Browsing 05. Conference Proceedings & Working Papers by Subject "Artificial Intelligence (AI)"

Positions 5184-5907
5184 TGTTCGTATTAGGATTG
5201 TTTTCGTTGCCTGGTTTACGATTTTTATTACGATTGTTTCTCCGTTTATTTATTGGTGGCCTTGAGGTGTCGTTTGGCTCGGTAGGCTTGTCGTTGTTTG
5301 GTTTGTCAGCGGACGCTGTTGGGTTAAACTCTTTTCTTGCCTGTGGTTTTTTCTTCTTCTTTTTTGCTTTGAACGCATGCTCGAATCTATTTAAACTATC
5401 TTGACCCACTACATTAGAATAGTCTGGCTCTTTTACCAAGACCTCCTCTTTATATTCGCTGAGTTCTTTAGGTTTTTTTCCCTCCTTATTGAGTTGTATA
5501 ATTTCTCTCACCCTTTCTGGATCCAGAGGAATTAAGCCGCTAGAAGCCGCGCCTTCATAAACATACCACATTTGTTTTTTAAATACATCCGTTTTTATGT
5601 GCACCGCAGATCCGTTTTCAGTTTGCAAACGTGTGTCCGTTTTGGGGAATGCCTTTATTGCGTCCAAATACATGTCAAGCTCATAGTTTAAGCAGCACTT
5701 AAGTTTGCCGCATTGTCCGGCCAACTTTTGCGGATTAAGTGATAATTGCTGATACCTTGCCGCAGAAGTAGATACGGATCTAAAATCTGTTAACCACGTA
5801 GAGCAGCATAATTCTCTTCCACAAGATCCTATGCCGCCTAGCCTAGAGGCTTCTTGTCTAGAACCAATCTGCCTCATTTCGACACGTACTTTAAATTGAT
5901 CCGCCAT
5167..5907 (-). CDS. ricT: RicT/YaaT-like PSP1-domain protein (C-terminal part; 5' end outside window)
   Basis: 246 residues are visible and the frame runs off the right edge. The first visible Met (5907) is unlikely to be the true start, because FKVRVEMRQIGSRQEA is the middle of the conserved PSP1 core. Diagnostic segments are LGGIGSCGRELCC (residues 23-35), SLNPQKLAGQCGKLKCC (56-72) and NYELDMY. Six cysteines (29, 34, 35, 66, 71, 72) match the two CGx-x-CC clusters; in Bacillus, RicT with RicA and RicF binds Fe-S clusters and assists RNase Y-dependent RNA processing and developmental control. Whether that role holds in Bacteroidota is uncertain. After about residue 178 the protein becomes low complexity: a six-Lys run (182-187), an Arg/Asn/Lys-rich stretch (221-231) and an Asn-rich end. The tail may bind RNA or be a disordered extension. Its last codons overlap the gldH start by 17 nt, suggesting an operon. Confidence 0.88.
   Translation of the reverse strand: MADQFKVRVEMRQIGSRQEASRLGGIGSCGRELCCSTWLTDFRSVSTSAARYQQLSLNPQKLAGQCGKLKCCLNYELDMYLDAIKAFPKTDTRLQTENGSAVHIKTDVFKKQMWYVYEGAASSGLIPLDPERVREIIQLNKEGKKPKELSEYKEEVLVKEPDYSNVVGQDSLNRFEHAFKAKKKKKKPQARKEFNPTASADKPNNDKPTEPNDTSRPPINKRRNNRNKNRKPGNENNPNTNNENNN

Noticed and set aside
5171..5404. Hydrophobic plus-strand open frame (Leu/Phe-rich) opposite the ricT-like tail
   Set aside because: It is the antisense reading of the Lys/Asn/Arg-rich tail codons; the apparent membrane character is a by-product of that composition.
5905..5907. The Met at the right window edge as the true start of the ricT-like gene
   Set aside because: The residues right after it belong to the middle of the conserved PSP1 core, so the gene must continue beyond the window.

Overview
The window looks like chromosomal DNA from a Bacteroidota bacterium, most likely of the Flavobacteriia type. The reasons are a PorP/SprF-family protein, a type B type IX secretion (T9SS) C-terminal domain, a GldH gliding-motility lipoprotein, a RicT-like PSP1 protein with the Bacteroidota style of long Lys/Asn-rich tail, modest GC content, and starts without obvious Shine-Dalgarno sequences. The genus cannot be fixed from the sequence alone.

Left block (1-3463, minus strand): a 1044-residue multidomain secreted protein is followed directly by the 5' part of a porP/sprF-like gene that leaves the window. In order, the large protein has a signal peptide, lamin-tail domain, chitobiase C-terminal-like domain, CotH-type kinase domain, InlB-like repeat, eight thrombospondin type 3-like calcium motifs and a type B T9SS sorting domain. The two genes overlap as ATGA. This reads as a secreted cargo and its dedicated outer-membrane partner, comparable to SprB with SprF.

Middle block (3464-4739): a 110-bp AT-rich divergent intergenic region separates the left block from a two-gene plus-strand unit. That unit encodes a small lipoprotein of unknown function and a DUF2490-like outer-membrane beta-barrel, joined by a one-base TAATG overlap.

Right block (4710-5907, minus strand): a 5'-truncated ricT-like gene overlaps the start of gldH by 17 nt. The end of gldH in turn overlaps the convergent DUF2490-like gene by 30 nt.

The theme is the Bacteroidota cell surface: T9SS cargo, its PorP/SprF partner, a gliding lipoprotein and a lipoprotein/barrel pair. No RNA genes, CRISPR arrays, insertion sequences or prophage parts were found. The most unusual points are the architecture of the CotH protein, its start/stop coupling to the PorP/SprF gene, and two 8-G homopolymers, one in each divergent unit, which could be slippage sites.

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- ItemOpen AccessArtificial Intelligence (AI) Driven Interventions in Technical and Vocational Education and Training(2022-09) Onyango, Evans; Kelonye, CatherinePCF10 Sub-theme: Inspiring Innovations // In the last decade the world has witnessed major advancement in science and technology, an industrial revolution of some sort, a truly massive shift that has birthed industry 4.0. This gigantic shift has given rise to a demand for uniquely transformative technical skills, a demand that can only be quenched by a properly developed and correctly implemented quality, industry focused, demand-driven Competency Based Technical and Vocational Training (CBET) program. To ensure immediate and sustainable employability of these Technical and Vocational Education and Training (TVET) graduates, the training curricula must take cognizance of the latest trends in science and technology, such as Artificial Intelligence (AI) that are responsible for the prominent shifts in the labour market and the requisite skill demanded. In education AI has been used to improve administration and to augment teaching and learning. The objective of this study was to identify, analyze and categorize Artificial intelligence (AI) driven interventions currently used in TVET institutions and to determine their effectiveness. The research was conducted using scoping review methodology, selected since it enabled the researchers to address the broad research question, assess the extent of the available evidence, define eligibility criteria, search the literature, organize it into groups, screen the results and select evidence for inclusion. The JBI manual for evidence synthesis was used in the data extraction and synthesis. And a descriptive summary of the evidence created (charting). A literature search was conducted on the Web of Science for English language peer-reviewed articles related to AI application to TVET institutions. Out of the 320 eligible studies retrieved only 75 were considered based on the inclusion criteria. The result identified the most commonly employed AI-driven interventions and gave recommendations necessary to realize the full potential AI in TVET. // Paper ID1996